The midrange of both the Ztella and the MU2 is pretty good in terms of musicality and detail retrieval. But the midrange of the Musiland MU2 is more forward compared to those of the Zorloo Ztella. The lower midrange of the MU2 shows slightly more depth and fullness that gives a slightly advantage for male vocals, while the upper mirage is pretty equal in terms of quantity and intensity. Female vocals are fairly detailed and lively with both sources while the Ztella has the upper hand in terms of separation and control.

The treble range of both devices is pretty pronounced and has a good level of extension. The treble range of the Zorloo Ztella has the upper hand in terms of control due to the slightly roll-off of the upper treble area.

The soundstage performance of both devices is quite enough for such type of devices. The soundstage of the Musiland MU2 is slightly wider than those of the Zorloo Ztella, while the Ztella shows a better performance in terms of soundstage depth.



The Zorloo Ztella is an adaptor with a small footprint that offers additional output power and good performance in terms of sound quality, musicality and entertainment for smartphones without 3.5mm headphone out or for your Windows PC/ MAC device.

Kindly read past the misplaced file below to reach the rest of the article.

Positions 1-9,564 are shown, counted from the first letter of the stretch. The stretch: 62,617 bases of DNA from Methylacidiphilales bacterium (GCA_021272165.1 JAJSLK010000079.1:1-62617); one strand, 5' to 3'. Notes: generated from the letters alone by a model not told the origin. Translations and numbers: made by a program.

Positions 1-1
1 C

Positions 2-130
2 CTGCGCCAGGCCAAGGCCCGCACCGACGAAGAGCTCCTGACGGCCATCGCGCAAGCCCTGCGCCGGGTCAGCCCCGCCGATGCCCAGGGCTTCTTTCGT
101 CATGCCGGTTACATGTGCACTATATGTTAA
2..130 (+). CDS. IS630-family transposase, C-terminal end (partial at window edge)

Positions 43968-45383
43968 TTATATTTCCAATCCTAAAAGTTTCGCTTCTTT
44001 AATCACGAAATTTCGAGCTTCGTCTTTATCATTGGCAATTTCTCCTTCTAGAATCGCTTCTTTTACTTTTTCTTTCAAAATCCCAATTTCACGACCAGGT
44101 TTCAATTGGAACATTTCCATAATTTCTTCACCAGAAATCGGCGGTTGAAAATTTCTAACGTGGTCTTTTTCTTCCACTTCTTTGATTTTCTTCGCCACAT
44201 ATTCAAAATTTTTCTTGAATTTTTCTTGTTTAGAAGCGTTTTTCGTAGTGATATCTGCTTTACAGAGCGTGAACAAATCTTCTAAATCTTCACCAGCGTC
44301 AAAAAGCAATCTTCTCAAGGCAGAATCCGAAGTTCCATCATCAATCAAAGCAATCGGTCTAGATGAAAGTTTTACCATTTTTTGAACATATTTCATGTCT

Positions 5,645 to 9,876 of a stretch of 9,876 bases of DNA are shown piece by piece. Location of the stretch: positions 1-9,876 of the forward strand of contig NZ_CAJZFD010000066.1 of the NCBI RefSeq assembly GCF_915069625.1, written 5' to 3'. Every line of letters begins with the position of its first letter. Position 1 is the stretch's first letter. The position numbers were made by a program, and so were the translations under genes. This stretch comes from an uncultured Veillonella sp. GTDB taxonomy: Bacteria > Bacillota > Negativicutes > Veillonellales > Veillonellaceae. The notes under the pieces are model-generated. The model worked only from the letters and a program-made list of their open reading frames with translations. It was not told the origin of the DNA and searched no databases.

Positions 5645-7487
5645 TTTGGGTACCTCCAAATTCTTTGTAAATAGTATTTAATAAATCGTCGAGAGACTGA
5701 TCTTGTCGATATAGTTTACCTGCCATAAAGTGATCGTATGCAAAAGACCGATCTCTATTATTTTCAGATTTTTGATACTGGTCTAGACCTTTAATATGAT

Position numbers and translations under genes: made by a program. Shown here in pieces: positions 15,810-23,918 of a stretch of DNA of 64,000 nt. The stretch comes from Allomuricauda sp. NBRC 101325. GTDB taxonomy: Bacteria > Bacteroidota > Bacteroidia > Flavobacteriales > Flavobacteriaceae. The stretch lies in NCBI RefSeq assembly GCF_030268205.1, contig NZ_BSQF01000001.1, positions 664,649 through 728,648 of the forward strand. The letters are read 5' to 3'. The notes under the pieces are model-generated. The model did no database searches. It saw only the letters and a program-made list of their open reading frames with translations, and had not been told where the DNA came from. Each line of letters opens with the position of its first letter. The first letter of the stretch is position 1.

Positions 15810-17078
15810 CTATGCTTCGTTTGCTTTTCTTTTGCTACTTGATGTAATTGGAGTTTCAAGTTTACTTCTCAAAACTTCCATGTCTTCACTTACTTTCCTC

Pros and Cons:

  • + Controlled and Natural Bass Character
  • + Overall Musicality
  • + Very Clean Background
  • + Plug and Play capability for Android, Windows 10 PC’s, etc.
  • – No Physical Volume Buttons like the on the Musiland MU2
  • – Subbass Depth and Intensity




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1 Response

  1. Kevin Perlmutter says:


    I have just received the Ztella II. As soon as I plugged it into my iPhone 12 Pro Max, through Zorloo’s own adaptor, it was clear this product is not fit for purpose. Take the volume anything higher than two-thirds, using my Empire Ears Bravado Mk II and there is horrendous distortion and then it cuts out completely.

    Zorloo’s mindless answer to this was basically it’s an iPhone problem and I should use it at lower volume. Useless in the gym or in the street. Nowhere in any Zorloo information does it warn you of this. They should be ashamed of themselves.

    Don’t buy this product if you plan to use it with an iPhone.